Starring Matt Koruba, Tom Fahn, Stacie Randall, Biff Manard, George Miserlis, Amanda Fuller, Dean Scofield, Justin Brown
Directed by Alexander Cassini
Expectations: Alakazam! I wish for a good movie!
On the general scale:
On the B-movie scale:
I doubt there’s ever been a genie-based film that didn’t cover the “Be careful what you wish for!” adage, so when The Incredible Genie hits those notes it’s expected. What came as a surprise is that I would genuinely enjoy The Incredible Genie for its reckless, independent spirit AND for its message of friendship and putting the best version of yourself forward. They hit the message pretty hard towards the end of the film, but in this movie it’d still be easy to miss amidst all the insanity being thrown at the screen. The Incredible Genie is essentially a family film, so don’t expect anything traditionally associated with B-Movies and “insanity,” although you can totally look forward to a Snake Man being skewered on a collapsing spiked wall in a booby-trapped jail cell. Gather ’round, kids… it’s time for a Moonbeam movie!
The Incredible Genie opens with Peter Dopler (George Miserlis), a researcher, and his Egyptian guide out a-hunting for tombs. Guess what? They found one! And you’ll never guess how they get in — Peter leans up against the stone door and it just collapses! Wow, what luck! This stone has stood tall and strong for thousands of years, warding off tomb raiders and the sands of time, only to fall when one oafish dude takes a breather. This is merely the tip of the B-Movie iceberg, and within a few minutes we’ve been introduced to “Aura-Detecting Goggles” rigged to view mystical power sources, a magic lamp, and a mummy who tries to hug Peter to death but instead has his burial wrappings unfurled and used as a rappelling line so Peter can make a quick exit from the tomb.
All this happens before our main character, Simon (Matt Koruba), makes his entrance by swimming around a wishing fountain in a wetsuit, collecting all the coins. A cop tries to stop him, but Simon pushes him into the water and makes his escape with the bag of loot. But you’ll never guess what he does with the money. He goes to his school cafeteria, drops the bag on the counter and asks to buy “a whole entire barrel of chocolate chip ice cream.” He then announces to the entire room that he bought them all ice cream, but y’know what? NOBODY WANTS HIS PRECOCIOUS, DELINQUENT NERD ICE CREAM. Yes, this guy is so low on the social totem pole that even the allure of free ice cream cannot win him even a single “friend.”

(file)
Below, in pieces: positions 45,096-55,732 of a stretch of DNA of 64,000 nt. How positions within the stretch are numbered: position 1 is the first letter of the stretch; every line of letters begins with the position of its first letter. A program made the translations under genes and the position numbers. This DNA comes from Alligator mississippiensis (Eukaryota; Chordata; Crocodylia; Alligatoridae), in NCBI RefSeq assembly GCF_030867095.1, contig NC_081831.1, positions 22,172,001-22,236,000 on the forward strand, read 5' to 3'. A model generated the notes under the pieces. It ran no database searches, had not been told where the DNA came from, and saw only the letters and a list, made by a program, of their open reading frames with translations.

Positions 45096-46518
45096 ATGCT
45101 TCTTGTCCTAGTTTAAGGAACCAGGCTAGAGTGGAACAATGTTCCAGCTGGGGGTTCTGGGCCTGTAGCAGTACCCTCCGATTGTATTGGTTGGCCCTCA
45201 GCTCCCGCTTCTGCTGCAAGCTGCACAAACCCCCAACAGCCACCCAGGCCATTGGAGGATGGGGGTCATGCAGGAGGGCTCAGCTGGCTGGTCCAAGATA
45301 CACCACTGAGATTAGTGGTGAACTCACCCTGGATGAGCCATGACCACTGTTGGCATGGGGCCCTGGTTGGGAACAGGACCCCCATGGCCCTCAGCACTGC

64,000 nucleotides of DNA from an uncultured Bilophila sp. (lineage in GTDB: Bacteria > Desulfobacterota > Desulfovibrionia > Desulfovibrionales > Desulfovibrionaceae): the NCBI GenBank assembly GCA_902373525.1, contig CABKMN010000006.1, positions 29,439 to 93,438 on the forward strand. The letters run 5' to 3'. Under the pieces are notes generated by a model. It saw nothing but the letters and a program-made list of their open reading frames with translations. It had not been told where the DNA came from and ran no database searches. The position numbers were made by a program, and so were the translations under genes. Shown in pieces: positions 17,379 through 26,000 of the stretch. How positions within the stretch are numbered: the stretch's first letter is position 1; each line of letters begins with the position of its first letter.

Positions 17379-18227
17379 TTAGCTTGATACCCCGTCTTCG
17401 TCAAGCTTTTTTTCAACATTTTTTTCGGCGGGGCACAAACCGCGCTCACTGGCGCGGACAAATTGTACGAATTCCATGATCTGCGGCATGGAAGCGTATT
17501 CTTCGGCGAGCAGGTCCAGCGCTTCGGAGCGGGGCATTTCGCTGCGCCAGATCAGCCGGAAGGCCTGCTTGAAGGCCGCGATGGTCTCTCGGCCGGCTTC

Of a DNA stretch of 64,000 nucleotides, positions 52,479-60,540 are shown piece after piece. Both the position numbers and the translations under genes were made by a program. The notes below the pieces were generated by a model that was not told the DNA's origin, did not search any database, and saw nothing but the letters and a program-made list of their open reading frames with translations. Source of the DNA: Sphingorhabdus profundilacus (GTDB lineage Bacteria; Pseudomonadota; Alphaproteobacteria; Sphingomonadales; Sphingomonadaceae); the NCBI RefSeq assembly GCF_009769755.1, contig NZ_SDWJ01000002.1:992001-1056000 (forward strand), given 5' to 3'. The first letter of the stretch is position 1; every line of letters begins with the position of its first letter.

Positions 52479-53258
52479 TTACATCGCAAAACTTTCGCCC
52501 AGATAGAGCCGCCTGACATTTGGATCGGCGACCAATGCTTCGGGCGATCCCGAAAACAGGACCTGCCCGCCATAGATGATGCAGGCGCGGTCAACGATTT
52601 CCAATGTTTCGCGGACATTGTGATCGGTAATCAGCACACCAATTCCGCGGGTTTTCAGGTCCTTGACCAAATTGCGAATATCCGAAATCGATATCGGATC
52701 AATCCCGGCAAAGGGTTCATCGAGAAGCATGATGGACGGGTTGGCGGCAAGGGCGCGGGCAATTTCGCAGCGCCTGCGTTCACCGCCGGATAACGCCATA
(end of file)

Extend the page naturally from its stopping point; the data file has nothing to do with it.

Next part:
I could go on just describing the incredulity of The Incredible Genie, because the movie is a nearly constant string of stuff like this. But that’s not a review, now is it? What matters is that the magic lamp of the prologue eventually finds its way into Simon’s hands. The genie is anything but precise, so wishes go awry and hilarity ensues. Maybe my sense of humor is somewhat juvenile, but I found The Incredible Genie to be legitimately funny. With the Moonbeam films I expect some light chuckling because “I see what they did there,” and there is some of that, but I also had a number of full laughs as the film threw its varied plethora of gags and WTF charm at me. Even though it’s a family movie, the humor is really off-beat, too. For instance, there’s an offhand joke about one of the characters being the one that actually assassinated JFK, and this is probably the only genie movie where the genie has to shovel conjured shit.
The filmmaking is on par with what you’d expect from a late ’90s Full Moon effort, which is to say it’s shot in Romania, there’s a few Romanian actors badly dubbed into English, there’s a castle, and it is directed without much in the way of visual flourishes. All the Moonbeam films are almost interchangeable visually, which is why I was so surprised mid-way through The Incredible Genie to see a 50-second long tracking shot! Whoa! It happens during a scene where the genie has “released all the people living inside Simon’s TV,” so it follows Simon as he walks through his house and sees gangsters and boxers and dancers and cops and aerobic instructors all doing their thing in his house. For a low-budget film to even attempt such an orchestrated shot is commendable, and while Goodfellas this ain’t, it’s still a great-looking shot that does everything it sets out to do.
The oddity of many of the film’s situations will stick with me for a while, but the main takeaway I had is how changed our main character is by the end of the film. When we first see him he’s literally stealing people’s wishes out of the fountain, without a second thought or regret. He’s a know-it-all who thinks he’s better than everyone else, and while he wants to have a friend, he’s unable to get outside of himself enough to actually be a friend to anyone. The script does a great job of making Simon annoying and unlikable, but by the end of the movie I was legitimately happy for him and how far he’d come.
Does this make The Incredible Genie a movie that everyone should see? Not in the slightest. It’s firmly on the B-Movie side of things, so only those kind of people need apply (you know who you are!).
Next time I get around to a Full Moon movie I’ll be going with the college horror film Delta Delta Die! See ya then!